In an interview with guest Carrie it was apparent that she was making the best of her time at BHS, participating in life skills classes, and working with her case manager on completing all the necessary steps to find housing. Carrie and her 20-year-old son Matthew had been at Bethany for almost 200 days; their situation is not typical. Matthew is disabled and the family has a dog, Max, who is currently being cared for by another local shelter. Staff went the extra mile with her; these were unique barriers that Carrie has had to work through before she was able to get housing. Her advice to others: “Be open to help; it’s here! Don’t give up. Develop a schedule, learn to be organized and follow a budget. Then a home and job can follow.”

Campus ministry students from Seton Hill University provided service to Bethany House Services during their spring break in April 2023.

The new BHS setting is ensuring that all families have access to the services and care needed. The leadership team has welcomed the potential opportunities with enthusiasm. Adult education, mentorship programs, support groups and counseling are offered on-site. Other services include medical and mental health that are often obstacles to a stable environment. Service providers are empowering parents and children through guidance and tools for parents along with academic, social, emotional and therapeutic children’s activities. During this initial year BHS has offered more than 50,572 bed nights in shelter for 251 families. A typical stay is 39-45 days. The programming and services for guests is showing promising results so far. Eighty-six percent of the families who graduated from the program have not returned and 82 percent have remained housed. Current Board member Sister of Charity Lynn Heper pointed out another professional benefit. “These social workers, case workers and support staff all come to the same facility now, not five different locations. They serve, interact and support one another professionally. This results in a wealth of knowledge, techniques and shared skills to make a real difference for guests and themselves. It’s a win for all.”

What’s next? As Bethany House Services takes time to celebrate its 40th anniversary this October, the organization sees a need to further develop childcare on-site and increase the number of outside providers. In an interview with current Board Chair Carolyn Washburn they are not resting. As past editor of the Cincinnati Enquirer (until 2015) she was aware of the helplessness experienced around children and poverty in the Cincinnati community. She wanted to find ways to help people better understand their priorities as voters and committed citizens. Both Carolyn and her husband volunteered initially at BHS with dinners and childcare; she was very impressed with the organization. Soon she agreed to serve on the development committee and eventually the executive committee, offering gifts from her valuable connections in the Cincinnati community. Carolyn is moved by the potential in the women and children BHS is serving; she doesn’t want to lose these important benefits for the community.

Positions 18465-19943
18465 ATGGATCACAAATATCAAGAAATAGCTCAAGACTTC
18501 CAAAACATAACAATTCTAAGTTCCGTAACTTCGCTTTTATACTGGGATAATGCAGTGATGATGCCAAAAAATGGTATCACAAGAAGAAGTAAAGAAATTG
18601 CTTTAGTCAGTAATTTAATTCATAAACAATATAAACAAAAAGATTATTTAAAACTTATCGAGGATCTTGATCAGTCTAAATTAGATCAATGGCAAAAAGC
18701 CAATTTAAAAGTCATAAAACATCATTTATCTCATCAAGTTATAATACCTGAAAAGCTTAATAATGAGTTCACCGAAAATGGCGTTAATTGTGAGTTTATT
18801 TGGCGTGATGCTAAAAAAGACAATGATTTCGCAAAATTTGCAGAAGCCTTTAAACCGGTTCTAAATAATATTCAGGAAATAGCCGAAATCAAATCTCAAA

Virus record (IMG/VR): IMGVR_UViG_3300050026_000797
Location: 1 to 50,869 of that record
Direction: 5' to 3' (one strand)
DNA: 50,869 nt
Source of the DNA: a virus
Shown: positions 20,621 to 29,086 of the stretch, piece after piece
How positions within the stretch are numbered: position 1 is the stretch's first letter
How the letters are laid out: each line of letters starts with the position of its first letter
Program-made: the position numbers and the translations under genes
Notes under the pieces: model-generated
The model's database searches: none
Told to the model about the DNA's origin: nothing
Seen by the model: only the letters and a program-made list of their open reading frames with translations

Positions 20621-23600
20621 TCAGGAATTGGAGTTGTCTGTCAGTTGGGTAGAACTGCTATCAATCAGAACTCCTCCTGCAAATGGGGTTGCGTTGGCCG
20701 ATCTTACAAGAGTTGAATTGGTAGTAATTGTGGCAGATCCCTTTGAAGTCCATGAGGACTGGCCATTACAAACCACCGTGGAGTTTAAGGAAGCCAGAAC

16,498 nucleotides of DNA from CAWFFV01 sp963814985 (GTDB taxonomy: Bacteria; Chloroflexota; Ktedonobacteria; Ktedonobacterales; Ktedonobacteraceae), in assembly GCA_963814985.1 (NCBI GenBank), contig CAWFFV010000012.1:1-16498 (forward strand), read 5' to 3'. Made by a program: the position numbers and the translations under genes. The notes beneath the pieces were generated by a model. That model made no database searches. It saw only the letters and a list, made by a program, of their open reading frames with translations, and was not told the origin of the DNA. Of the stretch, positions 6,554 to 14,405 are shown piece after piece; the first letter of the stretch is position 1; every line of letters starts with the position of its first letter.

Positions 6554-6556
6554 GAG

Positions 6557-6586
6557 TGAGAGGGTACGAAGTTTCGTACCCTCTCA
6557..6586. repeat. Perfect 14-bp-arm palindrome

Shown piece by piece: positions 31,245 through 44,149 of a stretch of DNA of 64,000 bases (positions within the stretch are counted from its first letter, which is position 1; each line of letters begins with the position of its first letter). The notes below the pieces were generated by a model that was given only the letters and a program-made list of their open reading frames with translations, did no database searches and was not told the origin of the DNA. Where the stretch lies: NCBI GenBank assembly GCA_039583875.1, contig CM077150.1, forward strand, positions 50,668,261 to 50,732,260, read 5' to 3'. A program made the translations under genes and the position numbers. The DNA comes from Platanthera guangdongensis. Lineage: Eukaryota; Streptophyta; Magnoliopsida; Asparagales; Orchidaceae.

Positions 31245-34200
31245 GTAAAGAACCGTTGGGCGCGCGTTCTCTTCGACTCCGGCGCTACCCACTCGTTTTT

Now, in 2023, with the new facility functioning, the Board and leadership feel ready to embark on the new strategic plan. They are asking how the Cincinnati community needs Bethany House Services next? The Board would like to see those who have been nurtured from services received at BHS to become more visible, to find ways for the community to get to know their families. Carolyn shared, “We need to continue to tell their story and their value as persons and as citizens in the community.”

All interviewed for this article expressed the significant importance of keeping the issue of affordable housing in the forefront. All will stay committed and keep the pressure on for housing to receive the attention it deserves. Thanks to the believers in Bethany House, past and present, Cincinnati families are another step closer to home.

(From left) BHS Board member S. Lynn Heper and Gail Myers, current committee member, collaborated on the history wall that now greets all those who enter the new Bethany House Services shelter and services center.